From his NYT column…
On one side stands Mr. Obama’s resolutely cheerful embrace of the future. His vision is inseparable from his identity, both as a rookie with a slim Washington résumé and as a black American whose triumph was regarded as improbable by voters of all races only months ago. On the other is John McCain’s promise of a wise warrior’s vigilant conservation of the past. His vision, too, is inseparable from his identity — as a government lifer who has spent his entire career in service, whether in the Navy or Washington.
Given the dividing line separating the two Americas of 2008, a ticket uniting Mr. McCain and Hillary Clinton might actually be a better fit than the Obama-Clinton “dream ticket,” despite their differences on the issues. Never was this more evident than Tuesday night, when Mrs. Clinton and Mr. McCain both completely misread a one-of-a-kind historical moment as they tried to cling to the prerogatives of the 20th century’s old guard…
He’s very good on McCain:
Mr. McCain’s speech in a New Orleans suburb on Tuesday night spawned a cottage industry of ridicule, even among Republicans. The halting delivery, sickly green backdrop and spastic, inappropriate smiles, presumably mandated by some consultant hoping to mask his anger, left the impression that Mr. McCain isn’t yet ready for prime-time radio.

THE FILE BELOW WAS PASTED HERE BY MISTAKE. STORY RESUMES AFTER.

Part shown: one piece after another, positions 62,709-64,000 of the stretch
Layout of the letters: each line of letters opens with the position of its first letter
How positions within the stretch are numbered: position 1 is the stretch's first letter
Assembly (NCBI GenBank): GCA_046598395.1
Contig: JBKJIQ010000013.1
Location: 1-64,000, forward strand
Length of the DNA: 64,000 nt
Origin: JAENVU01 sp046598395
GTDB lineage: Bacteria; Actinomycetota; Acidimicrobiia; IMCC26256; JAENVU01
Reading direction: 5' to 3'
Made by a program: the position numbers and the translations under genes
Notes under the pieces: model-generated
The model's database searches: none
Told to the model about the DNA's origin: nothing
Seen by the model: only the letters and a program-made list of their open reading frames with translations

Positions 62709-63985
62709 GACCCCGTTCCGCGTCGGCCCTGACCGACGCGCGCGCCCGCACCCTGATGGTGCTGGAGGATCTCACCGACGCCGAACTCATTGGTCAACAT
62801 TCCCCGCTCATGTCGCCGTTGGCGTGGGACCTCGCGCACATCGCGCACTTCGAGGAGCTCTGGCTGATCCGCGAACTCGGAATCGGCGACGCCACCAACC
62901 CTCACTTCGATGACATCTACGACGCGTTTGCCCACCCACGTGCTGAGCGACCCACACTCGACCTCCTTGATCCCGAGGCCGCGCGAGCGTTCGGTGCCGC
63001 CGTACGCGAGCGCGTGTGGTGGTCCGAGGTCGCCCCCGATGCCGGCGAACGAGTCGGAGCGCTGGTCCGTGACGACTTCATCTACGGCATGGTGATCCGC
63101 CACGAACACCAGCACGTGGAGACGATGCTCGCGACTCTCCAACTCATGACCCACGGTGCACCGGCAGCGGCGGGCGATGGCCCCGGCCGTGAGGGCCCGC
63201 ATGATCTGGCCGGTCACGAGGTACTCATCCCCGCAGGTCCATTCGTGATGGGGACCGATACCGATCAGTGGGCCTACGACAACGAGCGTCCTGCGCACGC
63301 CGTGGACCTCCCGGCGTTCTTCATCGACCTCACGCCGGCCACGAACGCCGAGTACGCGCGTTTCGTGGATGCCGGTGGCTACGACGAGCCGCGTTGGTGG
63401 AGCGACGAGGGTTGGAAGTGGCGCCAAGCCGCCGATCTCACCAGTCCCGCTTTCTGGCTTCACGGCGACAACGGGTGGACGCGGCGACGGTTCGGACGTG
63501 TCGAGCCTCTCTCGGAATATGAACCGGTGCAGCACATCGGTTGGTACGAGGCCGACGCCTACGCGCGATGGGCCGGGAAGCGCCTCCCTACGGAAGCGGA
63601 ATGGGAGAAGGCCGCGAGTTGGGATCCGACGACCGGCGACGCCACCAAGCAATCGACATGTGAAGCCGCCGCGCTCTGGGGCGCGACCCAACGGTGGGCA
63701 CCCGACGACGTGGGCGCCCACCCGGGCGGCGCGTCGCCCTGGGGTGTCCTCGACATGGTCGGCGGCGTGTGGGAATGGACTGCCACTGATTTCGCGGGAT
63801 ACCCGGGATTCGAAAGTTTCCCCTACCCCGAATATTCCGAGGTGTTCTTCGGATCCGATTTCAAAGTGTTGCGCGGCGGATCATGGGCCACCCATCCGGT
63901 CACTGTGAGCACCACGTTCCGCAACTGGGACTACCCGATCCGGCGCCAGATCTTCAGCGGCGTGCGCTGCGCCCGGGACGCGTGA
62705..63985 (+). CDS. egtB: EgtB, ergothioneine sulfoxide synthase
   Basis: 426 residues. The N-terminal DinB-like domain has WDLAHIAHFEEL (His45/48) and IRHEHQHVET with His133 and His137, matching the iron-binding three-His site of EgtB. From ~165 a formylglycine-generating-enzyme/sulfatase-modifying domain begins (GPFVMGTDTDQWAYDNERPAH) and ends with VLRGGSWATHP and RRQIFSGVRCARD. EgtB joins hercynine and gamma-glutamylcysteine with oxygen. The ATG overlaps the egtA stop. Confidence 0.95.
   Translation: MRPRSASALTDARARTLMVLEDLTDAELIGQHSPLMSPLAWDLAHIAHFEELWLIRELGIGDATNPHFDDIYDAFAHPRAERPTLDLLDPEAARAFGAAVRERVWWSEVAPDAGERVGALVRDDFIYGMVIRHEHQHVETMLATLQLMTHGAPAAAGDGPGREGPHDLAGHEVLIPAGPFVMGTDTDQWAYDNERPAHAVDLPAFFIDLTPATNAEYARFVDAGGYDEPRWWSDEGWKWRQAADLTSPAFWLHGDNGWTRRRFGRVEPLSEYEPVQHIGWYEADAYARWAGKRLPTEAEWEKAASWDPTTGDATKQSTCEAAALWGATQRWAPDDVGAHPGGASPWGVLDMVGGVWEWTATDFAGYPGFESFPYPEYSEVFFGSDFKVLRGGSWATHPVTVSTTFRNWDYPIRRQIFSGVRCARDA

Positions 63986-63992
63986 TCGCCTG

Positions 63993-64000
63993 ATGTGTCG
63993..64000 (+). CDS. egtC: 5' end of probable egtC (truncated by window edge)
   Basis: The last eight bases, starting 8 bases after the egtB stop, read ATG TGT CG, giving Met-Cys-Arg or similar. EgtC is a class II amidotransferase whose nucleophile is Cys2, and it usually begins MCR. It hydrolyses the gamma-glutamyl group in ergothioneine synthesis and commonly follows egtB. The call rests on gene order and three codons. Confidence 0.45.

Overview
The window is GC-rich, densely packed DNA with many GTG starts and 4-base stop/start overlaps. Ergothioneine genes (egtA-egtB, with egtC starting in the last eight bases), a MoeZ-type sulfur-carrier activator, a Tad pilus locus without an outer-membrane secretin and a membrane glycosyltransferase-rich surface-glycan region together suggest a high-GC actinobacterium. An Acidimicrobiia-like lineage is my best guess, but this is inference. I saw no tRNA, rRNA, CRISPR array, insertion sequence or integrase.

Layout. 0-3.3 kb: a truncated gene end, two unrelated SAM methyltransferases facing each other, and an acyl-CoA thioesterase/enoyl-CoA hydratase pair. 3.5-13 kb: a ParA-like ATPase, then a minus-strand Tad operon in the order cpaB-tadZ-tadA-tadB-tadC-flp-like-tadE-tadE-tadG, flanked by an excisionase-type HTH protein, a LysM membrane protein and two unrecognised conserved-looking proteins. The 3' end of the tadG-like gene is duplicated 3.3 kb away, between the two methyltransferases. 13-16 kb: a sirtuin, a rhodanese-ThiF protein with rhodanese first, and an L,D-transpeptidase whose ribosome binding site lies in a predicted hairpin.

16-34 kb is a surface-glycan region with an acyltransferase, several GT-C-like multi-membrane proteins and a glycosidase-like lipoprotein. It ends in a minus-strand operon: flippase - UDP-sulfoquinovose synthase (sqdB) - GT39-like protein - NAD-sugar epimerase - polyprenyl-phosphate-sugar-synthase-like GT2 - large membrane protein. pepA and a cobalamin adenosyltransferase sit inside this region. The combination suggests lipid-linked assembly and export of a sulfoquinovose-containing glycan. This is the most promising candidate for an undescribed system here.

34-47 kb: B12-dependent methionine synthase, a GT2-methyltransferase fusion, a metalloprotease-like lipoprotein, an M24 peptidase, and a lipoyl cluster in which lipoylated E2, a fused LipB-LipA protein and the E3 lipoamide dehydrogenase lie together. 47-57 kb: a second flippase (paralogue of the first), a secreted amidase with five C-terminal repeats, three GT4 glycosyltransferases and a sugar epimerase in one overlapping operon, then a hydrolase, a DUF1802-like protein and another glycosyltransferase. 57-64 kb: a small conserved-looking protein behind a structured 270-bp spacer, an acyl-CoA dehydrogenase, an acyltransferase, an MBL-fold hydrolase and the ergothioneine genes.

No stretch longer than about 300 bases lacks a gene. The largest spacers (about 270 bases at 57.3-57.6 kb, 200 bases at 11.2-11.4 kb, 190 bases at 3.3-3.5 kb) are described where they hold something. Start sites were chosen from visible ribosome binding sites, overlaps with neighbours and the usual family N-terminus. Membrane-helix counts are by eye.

But the substance was even worse than the theatrics. Incredibly, Mr. McCain attacked Mr. Obama for being insufficiently bipartisan while speaking to the most conspicuously partisan audience you can assemble in today’s America: a small, nearly all-white crowd that seconded his attack lines with boorish choruses of boos. On TV, the audience came across as a country-club membership riled by a change in the Sunday brunch menu.
I like his idea that the real ‘dream ticket’ would be McCain+Clinton. And his analysis of their websites:
You could learn a ton about the Clinton campaign’s cultural tone-deafness from its stodgy generic Web site. A similar torpor afflicts JohnMcCain.com, which last week gave its graphics a face-lift that unabashedly mimics BarackObama.com and devoted prime home page real estate to hawking “McCain Golf Gear.” (No joke.) The blogs, video and social networking are static and sparse, the apt reflection of a candidate who repeatedly invokes “I” as he boasts of his humility.
Thanks to Dave Winer for the tweet.
Later: Charlie Leadbeater pointed me to Noam Cohen’s NYT piece about Obama’s campaign, in which he observes, en passant,
Yochai Benkler, a Harvard law professor whose book “The Wealth of Networks” is a manifesto for online collaboration, points out a crucial difference between Mr. Obama’s approach to attracting supporters and that of his chief rivals. “On the McCain and Clinton Web sites, there is a transactional screen,” Mr. Benkler said. “It is just about the money. Donate, then we can build the relationship. In Obama’s it’s inverted: build the relationship and then donate.”